Best of the West: Drought update; western states best for early retirement; Nevada aims for Wi-Fi in all parks

Water, The West

The Western Governors' Association keeps you updated on news of the West. Here are the western stories for the week starting Sept. 3, 2018, that you don't want to miss. Image: Lake Powell

As summer winds down, westerners continue to seek relief from persistent drought across the region. According to U.S. Drought Monitor, the most notable impacts have been felt in Oregon, where “the combination of a poor winter snowpack and a hot and dry summer have produced widespread poor pasture and range conditions and very low stream flows and livestock ponds, and required water hauling, supplemental hay, and delayed forest harvesting, along with reduced livestock herds.”

In Utah, 100 percent of the population is currently affected by abnormal dryness or drought, compared to about one third of the state’s population at this time last year.

Water levels continue to drop at Lake Powell and Lake Mead, which are fed by the Colorado River and straddle borders between Nevada, Arizona and Utah. Despite the conditions, Colorado rafting companies still managed to have a successful season.

To mitigate the effects of drought, biologists and conservationists from Wyoming and South Dakota are looking to Mother Nature. Researchers and volunteers are learning from beavers how to slow river flows with porous, dam-like structures to help water soak into the ground and support vegetation. 

Where to Retire Early: Nine of the 10 best states for an early retirement are in the West, according to a study by Haven Life. The survey that examined well-being, cost of living and health care quality ranked Idaho, South Dakota, Montana, North Dakota and Utah in the overall top five. Find the full list here.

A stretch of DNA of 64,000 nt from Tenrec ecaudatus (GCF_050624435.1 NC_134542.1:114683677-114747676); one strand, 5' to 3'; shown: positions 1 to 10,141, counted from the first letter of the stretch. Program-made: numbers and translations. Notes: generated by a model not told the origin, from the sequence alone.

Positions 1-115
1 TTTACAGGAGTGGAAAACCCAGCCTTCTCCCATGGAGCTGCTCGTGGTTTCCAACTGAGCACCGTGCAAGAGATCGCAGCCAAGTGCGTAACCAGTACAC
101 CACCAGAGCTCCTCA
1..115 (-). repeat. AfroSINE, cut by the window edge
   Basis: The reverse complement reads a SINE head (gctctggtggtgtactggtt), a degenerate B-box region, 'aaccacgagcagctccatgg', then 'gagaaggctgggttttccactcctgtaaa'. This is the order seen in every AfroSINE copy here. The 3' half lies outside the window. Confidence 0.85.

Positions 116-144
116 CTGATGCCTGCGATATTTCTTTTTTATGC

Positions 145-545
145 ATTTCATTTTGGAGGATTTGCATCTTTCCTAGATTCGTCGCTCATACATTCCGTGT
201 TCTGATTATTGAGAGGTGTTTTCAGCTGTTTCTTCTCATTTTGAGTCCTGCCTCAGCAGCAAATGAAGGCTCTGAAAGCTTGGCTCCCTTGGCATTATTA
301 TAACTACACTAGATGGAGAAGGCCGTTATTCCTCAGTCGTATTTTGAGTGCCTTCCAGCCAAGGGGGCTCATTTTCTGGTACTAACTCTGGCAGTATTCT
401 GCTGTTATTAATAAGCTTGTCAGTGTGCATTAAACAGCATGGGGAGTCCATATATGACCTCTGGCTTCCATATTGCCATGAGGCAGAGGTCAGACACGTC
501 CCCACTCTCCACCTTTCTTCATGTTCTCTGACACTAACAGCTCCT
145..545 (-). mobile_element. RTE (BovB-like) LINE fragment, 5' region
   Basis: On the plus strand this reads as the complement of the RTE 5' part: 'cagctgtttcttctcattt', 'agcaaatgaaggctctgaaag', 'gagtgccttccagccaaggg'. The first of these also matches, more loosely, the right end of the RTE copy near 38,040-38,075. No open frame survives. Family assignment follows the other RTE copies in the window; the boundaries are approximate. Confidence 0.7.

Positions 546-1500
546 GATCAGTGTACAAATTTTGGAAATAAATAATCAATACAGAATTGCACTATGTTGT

Red-Hot Office Real Estate: Colorado’s booming tech scene is contributing to a “real estate gold rush.” According to the Denver Post, 22 tech companies opened satellite offices or moved to the Front Range in a 12-month span. The result is high demand for office and commercial space. In Denver alone, more than 472,000 square feet went to tech companies during that period.

Broadband Boom: Prompted by Gov. Brian Sandoval’s ‘Explore Your Nevada’ plan, the Silver State aims to become the first in the country to provide Wi-Fi access at all of its state parks. The project will begin this month, and focus on the most highly-visited parks first.

Farewell to a Leader: The long-time publisher of High Country News, Ed Marston, passed away recently at age 78. Originally from the East Coast, Marston and his family relocated to Paonia, Colorado in the 1970s. His long-running reporting on the issues facing the West earned numerous awards over the years. Read a tribute by his wife to learn more about his legacy.

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